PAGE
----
If the reader compares BTI 2018, 2016 and 2014 country reports on Azerbaijan, s/he may be left with the impression that the country has been stuck in a time warp. The country’s politics has not changed much, the structure of its economy has remained more or less unaltered, and critical concerns about its governance have been left unaddressed. If anything, we witness further sliding back across major governance indicators, except for Governance Index, in which the country’s performance slightly improved.
Some additional highlights on Azerbaijan
The country report gives a rundown on the situation in Azerbaijan: while it does not offer refreshingly original commentary, it still provides insight into key developments affecting the country’s politics, economy, and governance.
In discussing the challenges to statehood in Azerbaijan, the BTI country report emphasizes potential sources of tension that may hurt the state’s monopoly of power: (1) Ethnic separatism instigated by Russia and Iran in the country’s border regions; (2) Political infighting among the country’s ruling elite that may spill over into political instability; (3) rising religious radicalism and religious’ groups filling the void left by weakened liberal-democratic CSOs. As things stand, none of those macro-environmental factors mentioned in the report appear to pose an immediate threat to the country’s sovereignty. However, the political realm is susceptible to self-fulfilling prophecies, especially, when ossified state institutions grow numb to legitimate social grievances.
The BTI emphasizes the absence of institutional checks and balances and the executive power’s control of judicial and legislative branches. Interestingly, however, the Index also stresses the constraints on the presidential power by “the entrenched interests of the state elite, the oligarchs, government ministers and other high ranking officials.” The theme of intra-elite competition has featured prominently in recent analyses of the political dynamics in Azerbaijan, and the BTI gives voice to this latest fad. The report cites state capture as the key barrier to Azerbaijan’s successful political transformation. For example, it alleges that “members of parliament are often protégés and relatives of oligarchs” and “meritocracy in the bureaucratic system is compromised by deep-rotted clientelism, cronyism, and nepotism.” In the section on the rule of law, the language used is particularly plain-spoken: parliamentarians are accused of carrying out “orders received directly from the presidential office” and courts are claimed to be “corrupt” and to “operate as a punitive mechanism in the hands of the executive power.” The report points to an apparent contradiction between government’s words and actions: on the one hand, it claims it is committed to building a democracy; on the other hand, it cracks down on critical voices.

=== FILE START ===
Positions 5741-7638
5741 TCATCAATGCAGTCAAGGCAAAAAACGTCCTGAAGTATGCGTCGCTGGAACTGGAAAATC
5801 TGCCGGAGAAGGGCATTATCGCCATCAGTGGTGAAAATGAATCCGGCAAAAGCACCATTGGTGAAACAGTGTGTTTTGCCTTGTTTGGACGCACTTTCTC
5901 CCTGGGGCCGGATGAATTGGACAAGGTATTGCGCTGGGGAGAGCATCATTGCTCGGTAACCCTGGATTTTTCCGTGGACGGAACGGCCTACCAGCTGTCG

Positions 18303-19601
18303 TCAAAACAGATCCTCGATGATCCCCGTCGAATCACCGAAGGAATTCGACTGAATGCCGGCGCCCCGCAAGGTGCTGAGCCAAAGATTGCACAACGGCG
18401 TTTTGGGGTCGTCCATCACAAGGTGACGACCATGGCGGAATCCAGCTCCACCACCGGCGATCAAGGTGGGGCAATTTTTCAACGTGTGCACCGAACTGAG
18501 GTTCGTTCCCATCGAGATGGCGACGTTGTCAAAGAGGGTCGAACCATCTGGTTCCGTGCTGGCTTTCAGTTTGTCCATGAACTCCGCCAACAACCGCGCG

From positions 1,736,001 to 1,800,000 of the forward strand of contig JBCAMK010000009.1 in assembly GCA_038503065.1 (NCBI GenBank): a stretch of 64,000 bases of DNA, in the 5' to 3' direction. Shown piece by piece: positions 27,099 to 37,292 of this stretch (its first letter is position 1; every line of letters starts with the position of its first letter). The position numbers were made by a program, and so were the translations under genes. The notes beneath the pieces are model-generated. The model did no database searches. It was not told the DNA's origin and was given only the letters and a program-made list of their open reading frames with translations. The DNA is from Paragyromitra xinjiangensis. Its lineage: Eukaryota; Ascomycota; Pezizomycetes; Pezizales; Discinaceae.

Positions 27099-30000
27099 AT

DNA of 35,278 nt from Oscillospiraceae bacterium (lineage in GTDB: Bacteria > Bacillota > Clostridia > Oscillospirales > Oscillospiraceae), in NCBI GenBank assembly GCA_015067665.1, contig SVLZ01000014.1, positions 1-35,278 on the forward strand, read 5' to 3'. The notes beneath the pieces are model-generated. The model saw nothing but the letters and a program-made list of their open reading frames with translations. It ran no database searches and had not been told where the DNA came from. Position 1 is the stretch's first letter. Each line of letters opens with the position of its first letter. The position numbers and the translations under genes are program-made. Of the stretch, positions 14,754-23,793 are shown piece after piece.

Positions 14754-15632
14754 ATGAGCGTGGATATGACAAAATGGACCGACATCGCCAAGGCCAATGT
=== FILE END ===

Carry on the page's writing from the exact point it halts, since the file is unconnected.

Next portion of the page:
Azerbaijan’s post-2014 economic woes add further uncertainty to the future of the country’s politics. The BTI country report on Azerbaijan refers to rallies in the regions of Azerbaijan in 2016 sparked by a sharp economic downturn and protestors’ ill-treatment in the hands of law enforcement. Although the outward manifestations of dissent have withered away since that time, the underlying sources of public grievances are still felt acutely. The BTI 2018 discusses both institutional vulnerabilities of Azerbaijan’s economy and the country’s worsening economic performance since 2014. Structural weakness includes the lack of competition, excessive dependence on oil exports, the large size of the informal economy, problems in SMEs’ access to finance, cumbersome trade regulations, economic inequality, you name it. Regarding economic performance, the report touches on the adverse impact of falling oil prices on Azerbaijan’s economy and the population’s living standards.
The BTI 2018 finds that the “social contract” based on security and stability is under increased pressure from the economic downturn, corruption, and mismanagement. As the report notes, “the future of Azerbaijan and long-term prospects for the ruling elite hinge on the progress of urgently needed reforms.” The authors do not appear to be entirely confident this is the scenario the government of Azerbaijan will embrace.